Luke 3:15-17, 21-22:
“As the people were filled with expectation, and all were questioning in their hearts concerning John, whether he might be the Messiah, John answered all of them by saying, ‘I baptize you with water; but one who is more powerful than I is coming; I am not worthy to untie the thong of his sandals. He will baptize you with the Holy Spirit and fire. His winnowing fork is in his hand, to clear his threshing floor and to gather the wheat into his granary; but the chaff he will burn with unquenchable fire.’
“Now when all the people were baptized, and when Jesus also had been baptized and was praying, the heaven was opened, and the Holy Spirit descended upon him in bodily form like a dove. And a voice came from heaven, ‘You are my Son, the Beloved; with you I am well pleased.’"
I laughed when I read the gospel in the lectionary last week.
John the Baptist often has that kind of effect on me, which may be the point. I don’t laugh out of ridicule or mockery. Rather, John wakes me to the unexpected and absurd nature of good news.
The laughter was specifically centered on a verse actually skipped by the lectionary, a non-important juncture, so it would seem, in the flow of the story of our Lord’s baptism.
I read it anyway.
Right after John the Baptizer tells us about chaff burning with unquenchable fire, the narrator says: “So, with many other exhortations, he proclaimed the good news to the people” (Luke 3:18).
Is that not hilarious? I could not contain myself.
Oh yeah, One is coming, John said, who will baptize us with Spirit and fire—sounds pretty cool—and then, smackdown, this Coming One will separate chaff from the grain and BURN IT WITH FIRE.
Which is good news, Luke says.
What the heck about burning anything with unquenchable fire is supposed to be good news? When is unquenchable fire EVER good news?
And yet, there it is in the black and white. The coming of our Lord Jesus and his expert winnowing is straight up, according to brother Luke, good news.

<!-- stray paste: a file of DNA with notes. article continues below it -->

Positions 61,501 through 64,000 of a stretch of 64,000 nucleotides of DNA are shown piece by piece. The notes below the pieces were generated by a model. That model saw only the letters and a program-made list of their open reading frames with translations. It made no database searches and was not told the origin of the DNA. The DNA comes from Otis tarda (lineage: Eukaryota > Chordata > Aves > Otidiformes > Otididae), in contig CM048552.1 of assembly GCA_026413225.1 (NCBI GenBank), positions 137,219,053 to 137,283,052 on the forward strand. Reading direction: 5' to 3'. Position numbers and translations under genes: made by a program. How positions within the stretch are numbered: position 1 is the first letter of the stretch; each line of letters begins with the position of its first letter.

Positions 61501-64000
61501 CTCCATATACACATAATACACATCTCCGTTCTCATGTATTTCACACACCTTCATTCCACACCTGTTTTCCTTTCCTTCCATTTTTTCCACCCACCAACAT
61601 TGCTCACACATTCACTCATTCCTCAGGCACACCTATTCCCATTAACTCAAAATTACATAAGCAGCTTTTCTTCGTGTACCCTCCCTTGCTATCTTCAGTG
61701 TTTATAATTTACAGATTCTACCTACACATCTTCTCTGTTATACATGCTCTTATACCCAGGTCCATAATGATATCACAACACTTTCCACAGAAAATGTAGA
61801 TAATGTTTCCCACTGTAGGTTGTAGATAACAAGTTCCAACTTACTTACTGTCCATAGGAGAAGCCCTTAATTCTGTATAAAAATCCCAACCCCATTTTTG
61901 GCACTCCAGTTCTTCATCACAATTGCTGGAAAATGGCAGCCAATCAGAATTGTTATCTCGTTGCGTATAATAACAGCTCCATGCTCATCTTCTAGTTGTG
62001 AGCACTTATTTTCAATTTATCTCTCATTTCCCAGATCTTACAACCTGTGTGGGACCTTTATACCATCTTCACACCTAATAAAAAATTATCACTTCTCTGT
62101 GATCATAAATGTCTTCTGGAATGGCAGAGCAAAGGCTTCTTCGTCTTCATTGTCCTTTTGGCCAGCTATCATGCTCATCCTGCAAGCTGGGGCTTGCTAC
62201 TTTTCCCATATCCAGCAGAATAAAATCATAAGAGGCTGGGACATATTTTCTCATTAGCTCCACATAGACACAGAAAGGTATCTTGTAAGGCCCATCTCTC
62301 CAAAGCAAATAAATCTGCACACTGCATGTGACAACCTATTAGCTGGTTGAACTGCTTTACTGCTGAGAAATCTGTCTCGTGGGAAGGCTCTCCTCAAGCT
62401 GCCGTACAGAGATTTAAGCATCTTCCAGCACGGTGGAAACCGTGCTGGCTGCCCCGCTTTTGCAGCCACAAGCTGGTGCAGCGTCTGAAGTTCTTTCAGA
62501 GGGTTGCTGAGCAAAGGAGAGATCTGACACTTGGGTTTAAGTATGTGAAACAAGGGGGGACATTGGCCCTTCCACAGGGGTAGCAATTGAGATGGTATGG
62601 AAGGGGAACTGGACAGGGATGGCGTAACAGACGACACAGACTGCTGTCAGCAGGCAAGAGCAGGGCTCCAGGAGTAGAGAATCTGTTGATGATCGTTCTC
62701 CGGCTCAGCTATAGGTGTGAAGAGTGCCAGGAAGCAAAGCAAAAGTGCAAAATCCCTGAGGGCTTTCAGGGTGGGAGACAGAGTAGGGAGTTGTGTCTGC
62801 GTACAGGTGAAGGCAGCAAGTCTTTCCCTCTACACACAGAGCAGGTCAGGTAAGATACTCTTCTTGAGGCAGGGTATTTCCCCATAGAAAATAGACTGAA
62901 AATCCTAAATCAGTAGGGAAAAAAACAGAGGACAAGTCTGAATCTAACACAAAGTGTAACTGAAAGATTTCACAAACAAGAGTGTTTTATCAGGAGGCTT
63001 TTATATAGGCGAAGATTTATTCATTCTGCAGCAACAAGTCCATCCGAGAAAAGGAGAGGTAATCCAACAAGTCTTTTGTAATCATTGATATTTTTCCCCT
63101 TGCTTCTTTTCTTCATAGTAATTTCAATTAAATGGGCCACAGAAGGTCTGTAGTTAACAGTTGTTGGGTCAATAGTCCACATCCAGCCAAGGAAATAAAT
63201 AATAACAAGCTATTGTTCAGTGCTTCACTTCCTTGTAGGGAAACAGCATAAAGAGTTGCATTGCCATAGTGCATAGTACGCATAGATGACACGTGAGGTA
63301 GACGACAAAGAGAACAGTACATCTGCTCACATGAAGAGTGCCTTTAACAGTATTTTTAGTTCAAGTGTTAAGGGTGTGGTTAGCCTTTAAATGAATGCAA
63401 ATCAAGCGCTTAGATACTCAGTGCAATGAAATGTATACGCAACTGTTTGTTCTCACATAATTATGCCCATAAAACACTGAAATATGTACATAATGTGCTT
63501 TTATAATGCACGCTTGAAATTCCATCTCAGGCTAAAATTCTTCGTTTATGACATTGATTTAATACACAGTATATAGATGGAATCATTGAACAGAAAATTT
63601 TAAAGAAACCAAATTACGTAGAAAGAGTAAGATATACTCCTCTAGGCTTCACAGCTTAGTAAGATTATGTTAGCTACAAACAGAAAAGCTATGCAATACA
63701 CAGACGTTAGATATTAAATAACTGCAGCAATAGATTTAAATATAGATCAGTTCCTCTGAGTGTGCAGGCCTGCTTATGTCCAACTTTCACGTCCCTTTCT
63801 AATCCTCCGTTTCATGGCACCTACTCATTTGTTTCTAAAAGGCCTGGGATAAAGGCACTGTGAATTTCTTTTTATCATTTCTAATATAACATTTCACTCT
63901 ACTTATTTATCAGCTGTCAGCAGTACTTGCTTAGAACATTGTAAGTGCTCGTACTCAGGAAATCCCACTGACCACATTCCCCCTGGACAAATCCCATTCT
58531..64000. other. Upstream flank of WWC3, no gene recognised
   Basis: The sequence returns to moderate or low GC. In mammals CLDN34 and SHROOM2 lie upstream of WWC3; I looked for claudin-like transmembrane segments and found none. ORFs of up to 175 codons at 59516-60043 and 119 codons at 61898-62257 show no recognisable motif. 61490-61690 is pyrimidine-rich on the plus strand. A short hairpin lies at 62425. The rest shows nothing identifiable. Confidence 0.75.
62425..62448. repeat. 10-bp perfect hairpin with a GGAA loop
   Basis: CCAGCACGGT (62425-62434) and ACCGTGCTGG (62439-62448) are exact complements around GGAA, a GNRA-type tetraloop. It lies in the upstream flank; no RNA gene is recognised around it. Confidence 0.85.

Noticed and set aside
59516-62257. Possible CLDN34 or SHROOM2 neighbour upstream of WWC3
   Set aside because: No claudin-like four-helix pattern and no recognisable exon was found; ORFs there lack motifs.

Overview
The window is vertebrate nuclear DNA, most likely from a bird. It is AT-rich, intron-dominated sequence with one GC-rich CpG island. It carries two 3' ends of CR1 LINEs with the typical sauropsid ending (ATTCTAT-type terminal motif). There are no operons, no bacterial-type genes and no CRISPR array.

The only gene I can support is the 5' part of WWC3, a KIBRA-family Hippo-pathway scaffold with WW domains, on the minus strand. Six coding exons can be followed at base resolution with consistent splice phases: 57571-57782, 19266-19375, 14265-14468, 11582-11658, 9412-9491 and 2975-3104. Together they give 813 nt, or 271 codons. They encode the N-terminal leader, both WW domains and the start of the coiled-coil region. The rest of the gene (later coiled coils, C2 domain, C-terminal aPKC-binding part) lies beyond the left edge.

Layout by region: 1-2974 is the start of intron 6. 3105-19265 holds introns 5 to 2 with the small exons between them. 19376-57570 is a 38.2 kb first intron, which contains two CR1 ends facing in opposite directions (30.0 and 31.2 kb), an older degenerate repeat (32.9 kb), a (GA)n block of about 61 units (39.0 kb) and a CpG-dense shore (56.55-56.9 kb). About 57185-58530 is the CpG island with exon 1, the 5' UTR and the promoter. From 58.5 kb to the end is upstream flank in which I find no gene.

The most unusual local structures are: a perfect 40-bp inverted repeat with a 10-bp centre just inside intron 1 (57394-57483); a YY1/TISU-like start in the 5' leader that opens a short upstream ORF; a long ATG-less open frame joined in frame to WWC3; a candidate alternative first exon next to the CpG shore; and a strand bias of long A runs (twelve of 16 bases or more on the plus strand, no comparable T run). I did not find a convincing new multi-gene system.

It is also absurd. Absolutely absurd.
And I laugh, perhaps nervously. He’s talking about judgement, for crying out loud. How can this be good news?
My childhood religious environment issued judgement as a threat, which is decidedly not good news. Remembering my baptism this time of year puts me in deep contact with that world again. I was baptized at age 7 because a revival preacher convinced me that God was mad at me and to rectify that anger I needed to get dunked. I needed to say certain words and pray a certain thing in order to unlock the Love that had up to that point always been mine without question.
Have to laugh to keep from crying at that.
I have since put childish ways behind me as best that I can, though the young one within me still remembers the threat of judgement. She tugs at the corner of my psyche sometimes in warning, begging me to be careful with God’s good graces.
When I am at my best I remind her of all we have learned along the Way. I ask her to re-member us to that faithful God who never left us or forsook us, despite those well-meant but harmful lies of easy “faith.”
I ask her to re-member us to the Jesus who came to seek and save the lost, who came bringing healing for victims, salvation for sinners, and liberation for the whole creation (See Triune Atonement by Andrew Sung Park for a beautiful exploration of this).
On our best days we take a step together away from childish faith and venture the absurdity of the good news.
John meant Christ’s pitchfork judgement to be a good thing, Luke tells us, and so I venture to lean in just a little, a tiny flame of hope burning in my chest.
How can judgement be good?
When it’s not deciding between who’s in and who’s out, but rather which way is up. That’s when.
Judgement can be good when it is the light of truth burning through the lies that would keep us quaking and afraid.
Judgement can be good when it means liberation.
Grain and chaff are parts of the same plant. The grain part leads to new life and nourishment. The chaff is the stuff that helped the grain get to where it is, but is no longer useful.
While addressing broods of vipers and the like (Luke 3:7), folks terribly confused about the point of faith and the Coming One, John yells the best news he can imagine at them—You. Will. Soon. Know. the. Truth!
And the truth will what? Set you free (John 8:32). Not stick you in a fiery pit and leave you there. Nope.
Jesus comes with his winnowing fork to break us free from that which is not really us. To help us let go of old frameworks that leave us rotting in the field and be released into the lively germinating and nourishing process that befits all grain.
What the religious environment of my upbringing got wrong was thinking that the grain and the chaff were different types of people. But that could never be good news, so it can’t be true. It could only ever amount to fearmongering, finger-pointing fake news.
Baptism is not about fire insurance, but about the beginning of refinement—of liberation from the chaff that keeps us from our essential selfhoods.
Jesus came to reveal what is really Real about us:
You are my beloved child. With you I am well pleased.